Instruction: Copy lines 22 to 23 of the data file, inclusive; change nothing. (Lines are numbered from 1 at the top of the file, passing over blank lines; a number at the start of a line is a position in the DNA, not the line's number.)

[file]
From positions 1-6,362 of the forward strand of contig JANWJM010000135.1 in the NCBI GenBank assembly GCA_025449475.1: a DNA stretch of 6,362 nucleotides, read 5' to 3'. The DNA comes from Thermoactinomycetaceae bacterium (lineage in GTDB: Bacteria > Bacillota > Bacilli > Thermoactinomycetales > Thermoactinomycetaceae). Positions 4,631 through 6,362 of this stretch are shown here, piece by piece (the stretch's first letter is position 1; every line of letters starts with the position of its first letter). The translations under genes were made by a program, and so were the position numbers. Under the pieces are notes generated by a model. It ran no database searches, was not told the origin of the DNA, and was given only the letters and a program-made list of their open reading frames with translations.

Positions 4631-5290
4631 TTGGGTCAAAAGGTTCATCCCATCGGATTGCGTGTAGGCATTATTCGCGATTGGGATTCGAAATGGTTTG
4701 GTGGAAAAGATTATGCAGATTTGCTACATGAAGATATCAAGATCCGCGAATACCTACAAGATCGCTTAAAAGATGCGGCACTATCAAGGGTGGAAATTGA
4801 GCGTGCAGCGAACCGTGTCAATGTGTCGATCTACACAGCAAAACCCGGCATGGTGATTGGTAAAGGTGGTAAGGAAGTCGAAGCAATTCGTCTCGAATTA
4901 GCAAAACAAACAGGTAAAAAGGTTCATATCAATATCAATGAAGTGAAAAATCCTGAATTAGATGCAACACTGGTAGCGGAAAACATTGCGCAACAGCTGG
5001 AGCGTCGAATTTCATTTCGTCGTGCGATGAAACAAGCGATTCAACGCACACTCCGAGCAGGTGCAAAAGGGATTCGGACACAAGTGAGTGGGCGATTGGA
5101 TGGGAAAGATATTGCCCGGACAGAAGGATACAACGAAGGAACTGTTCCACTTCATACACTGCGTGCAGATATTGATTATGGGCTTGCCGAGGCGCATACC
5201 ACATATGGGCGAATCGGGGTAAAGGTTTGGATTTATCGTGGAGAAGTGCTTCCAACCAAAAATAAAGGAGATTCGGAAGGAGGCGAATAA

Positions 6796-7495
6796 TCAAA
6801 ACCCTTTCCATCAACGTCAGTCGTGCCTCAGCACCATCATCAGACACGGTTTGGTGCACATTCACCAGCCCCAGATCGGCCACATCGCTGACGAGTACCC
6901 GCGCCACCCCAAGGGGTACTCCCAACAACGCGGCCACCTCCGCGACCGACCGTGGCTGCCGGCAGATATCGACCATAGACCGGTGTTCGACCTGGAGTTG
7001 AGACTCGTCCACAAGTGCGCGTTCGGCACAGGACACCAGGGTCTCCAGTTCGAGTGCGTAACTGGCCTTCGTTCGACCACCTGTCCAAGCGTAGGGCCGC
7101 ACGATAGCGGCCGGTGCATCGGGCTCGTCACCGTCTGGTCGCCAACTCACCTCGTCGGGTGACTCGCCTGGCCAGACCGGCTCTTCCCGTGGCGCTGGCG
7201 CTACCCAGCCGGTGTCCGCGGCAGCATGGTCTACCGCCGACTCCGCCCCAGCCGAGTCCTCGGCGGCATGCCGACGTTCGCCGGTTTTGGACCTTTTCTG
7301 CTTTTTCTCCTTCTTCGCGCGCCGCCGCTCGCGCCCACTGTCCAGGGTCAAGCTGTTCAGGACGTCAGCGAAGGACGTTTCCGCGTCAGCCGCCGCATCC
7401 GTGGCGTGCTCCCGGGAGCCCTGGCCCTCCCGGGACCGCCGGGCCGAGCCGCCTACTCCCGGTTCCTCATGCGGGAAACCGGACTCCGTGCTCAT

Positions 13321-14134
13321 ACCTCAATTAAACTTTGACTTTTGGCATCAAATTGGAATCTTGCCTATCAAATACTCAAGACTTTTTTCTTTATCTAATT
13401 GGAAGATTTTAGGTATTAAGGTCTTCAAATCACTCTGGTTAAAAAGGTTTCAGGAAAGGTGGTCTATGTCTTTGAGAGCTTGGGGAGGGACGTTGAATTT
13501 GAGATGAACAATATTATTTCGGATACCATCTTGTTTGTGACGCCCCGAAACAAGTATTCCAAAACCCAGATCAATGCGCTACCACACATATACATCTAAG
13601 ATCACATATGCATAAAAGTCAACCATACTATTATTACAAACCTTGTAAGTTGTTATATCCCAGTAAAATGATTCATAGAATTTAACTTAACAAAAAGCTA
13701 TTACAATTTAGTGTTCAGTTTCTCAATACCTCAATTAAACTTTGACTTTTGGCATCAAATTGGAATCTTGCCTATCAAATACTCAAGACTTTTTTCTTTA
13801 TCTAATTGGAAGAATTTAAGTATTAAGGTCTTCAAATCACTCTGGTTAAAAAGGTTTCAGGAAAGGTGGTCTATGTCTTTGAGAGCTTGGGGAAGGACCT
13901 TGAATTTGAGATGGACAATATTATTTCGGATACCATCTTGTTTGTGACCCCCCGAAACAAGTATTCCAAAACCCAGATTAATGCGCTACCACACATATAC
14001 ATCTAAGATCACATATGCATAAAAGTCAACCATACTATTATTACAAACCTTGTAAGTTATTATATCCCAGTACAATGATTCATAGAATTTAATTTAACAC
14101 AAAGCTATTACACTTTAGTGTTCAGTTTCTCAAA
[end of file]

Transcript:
13501 GAGATGAACAATATTATTTCGGATACCATCTTGTTTGTGACGCCCCGAAACAAGTATTCCAAAACCCAGATCAATGCGCTACCACACATATACATCTAAG
13601 ATCACATATGCATAAAAGTCAACCATACTATTATTACAAACCTTGTAAGTTGTTATATCCCAGTAAAATGATTCATAGAATTTAACTTAACAAAAAGCTA